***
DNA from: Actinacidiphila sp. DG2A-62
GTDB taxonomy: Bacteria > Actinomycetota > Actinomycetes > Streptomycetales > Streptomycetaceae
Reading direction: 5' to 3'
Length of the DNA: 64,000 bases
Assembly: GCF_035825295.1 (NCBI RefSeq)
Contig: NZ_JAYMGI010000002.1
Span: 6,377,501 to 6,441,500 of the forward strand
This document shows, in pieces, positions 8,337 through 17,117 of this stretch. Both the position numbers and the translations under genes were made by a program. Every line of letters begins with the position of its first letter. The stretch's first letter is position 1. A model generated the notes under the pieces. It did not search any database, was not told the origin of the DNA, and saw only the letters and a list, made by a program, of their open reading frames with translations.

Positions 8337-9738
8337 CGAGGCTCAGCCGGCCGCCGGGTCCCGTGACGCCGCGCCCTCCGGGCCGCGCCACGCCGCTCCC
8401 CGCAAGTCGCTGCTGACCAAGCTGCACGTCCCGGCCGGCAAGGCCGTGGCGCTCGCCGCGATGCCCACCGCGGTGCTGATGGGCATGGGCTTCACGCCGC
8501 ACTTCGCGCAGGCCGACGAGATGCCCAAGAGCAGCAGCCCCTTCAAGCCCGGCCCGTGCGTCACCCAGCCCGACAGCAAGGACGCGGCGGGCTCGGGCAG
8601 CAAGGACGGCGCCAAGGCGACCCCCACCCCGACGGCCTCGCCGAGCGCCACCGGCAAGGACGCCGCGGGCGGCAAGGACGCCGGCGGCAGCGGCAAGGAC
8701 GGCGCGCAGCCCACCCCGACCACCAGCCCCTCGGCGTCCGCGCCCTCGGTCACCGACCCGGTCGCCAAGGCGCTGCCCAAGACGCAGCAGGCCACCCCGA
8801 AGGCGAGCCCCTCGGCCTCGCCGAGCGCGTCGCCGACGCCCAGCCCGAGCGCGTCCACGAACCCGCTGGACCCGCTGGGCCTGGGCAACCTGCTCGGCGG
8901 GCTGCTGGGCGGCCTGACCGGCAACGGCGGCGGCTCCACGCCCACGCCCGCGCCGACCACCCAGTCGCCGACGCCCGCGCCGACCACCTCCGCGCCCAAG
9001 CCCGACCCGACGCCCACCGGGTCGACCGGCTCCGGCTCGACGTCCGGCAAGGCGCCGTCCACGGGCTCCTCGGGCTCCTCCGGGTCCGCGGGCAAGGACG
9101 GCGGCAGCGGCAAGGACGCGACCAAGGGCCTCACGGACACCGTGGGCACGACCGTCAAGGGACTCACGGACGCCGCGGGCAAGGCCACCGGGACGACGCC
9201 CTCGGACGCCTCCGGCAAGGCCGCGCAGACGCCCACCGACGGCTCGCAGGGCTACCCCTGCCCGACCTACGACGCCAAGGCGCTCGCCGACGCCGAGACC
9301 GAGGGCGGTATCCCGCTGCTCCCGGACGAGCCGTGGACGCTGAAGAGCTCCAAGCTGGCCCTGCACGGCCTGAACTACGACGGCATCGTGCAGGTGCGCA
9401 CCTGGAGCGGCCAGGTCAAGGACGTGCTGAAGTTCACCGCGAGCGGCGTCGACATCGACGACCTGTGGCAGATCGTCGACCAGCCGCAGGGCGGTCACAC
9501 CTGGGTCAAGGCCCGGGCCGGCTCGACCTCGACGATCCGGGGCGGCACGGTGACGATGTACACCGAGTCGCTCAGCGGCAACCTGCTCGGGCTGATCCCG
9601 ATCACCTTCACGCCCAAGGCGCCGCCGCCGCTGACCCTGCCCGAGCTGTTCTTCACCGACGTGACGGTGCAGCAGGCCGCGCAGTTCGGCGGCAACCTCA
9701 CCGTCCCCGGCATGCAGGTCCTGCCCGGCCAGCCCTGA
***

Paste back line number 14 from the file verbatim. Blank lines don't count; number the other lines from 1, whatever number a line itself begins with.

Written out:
8701 GGCGCGCAGCCCACCCCGACCACCAGCCCCTCGGCGTCCGCGCCCTCGGTCACCGACCCGGTCGCCAAGGCGCTGCCCAAGACGCAGCAGGCCACCCCGA